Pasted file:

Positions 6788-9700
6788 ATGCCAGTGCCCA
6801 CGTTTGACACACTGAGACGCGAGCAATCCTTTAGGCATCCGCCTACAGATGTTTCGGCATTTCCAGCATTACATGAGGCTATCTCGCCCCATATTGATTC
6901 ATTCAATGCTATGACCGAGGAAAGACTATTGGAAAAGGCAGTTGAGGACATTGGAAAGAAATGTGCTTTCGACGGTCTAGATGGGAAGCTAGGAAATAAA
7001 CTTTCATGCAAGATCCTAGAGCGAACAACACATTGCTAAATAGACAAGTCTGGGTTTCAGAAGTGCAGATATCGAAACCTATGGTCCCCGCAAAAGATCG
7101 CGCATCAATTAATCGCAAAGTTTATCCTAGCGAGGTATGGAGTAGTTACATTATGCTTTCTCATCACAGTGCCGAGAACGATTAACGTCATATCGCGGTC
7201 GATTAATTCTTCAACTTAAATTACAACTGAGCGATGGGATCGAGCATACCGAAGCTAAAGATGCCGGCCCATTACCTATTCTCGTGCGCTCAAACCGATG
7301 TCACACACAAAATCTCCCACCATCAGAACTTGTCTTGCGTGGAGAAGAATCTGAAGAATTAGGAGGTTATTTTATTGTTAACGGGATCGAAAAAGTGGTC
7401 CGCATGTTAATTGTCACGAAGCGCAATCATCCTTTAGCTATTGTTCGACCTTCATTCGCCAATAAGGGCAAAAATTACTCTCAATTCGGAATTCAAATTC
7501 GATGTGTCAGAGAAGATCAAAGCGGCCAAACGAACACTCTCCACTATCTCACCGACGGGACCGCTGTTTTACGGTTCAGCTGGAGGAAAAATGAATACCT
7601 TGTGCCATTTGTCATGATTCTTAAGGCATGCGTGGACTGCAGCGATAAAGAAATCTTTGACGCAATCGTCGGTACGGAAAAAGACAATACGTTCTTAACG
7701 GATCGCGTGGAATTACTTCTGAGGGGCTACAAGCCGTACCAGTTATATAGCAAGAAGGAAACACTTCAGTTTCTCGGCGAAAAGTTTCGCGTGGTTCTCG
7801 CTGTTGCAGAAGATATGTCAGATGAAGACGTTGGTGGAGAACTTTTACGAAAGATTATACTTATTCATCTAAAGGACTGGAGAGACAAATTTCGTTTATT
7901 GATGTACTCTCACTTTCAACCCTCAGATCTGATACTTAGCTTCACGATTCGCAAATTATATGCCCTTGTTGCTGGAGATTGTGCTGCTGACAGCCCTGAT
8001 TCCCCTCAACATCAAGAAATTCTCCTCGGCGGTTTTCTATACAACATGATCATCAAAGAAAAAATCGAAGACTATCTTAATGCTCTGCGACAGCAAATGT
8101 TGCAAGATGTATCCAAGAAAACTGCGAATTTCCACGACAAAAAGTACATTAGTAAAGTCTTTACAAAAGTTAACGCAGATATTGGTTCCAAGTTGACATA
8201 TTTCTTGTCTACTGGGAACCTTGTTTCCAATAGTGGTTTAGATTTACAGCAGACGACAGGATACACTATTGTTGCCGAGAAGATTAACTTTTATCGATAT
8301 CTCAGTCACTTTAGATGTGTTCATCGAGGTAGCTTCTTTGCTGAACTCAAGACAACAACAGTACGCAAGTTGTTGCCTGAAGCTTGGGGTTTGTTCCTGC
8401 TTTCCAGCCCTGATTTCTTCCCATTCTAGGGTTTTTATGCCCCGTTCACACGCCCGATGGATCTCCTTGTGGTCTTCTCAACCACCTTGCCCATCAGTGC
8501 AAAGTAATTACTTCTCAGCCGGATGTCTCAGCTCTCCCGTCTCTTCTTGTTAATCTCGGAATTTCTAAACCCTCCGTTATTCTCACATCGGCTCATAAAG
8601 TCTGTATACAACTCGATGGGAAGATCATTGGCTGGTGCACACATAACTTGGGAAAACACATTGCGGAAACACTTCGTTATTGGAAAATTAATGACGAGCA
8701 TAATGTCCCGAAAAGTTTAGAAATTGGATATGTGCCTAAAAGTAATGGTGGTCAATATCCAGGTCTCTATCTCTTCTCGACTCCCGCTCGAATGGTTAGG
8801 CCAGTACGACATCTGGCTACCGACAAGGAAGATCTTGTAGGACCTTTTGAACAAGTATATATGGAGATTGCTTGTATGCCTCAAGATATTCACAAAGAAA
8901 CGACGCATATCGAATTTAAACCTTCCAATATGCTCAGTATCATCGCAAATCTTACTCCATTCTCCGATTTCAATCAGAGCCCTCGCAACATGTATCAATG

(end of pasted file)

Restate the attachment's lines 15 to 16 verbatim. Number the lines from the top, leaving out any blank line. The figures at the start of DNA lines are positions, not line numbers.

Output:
8001 TCCCCTCAACATCAAGAAATTCTCCTCGGCGGTTTTCTATACAACATGATCATCAAAGAAAAAATCGAAGACTATCTTAATGCTCTGCGACAGCAAATGT
8101 TGCAAGATGTATCCAAGAAAACTGCGAATTTCCACGACAAAAAGTACATTAGTAAAGTCTTTACAAAAGTTAACGCAGATATTGGTTCCAAGTTGACATA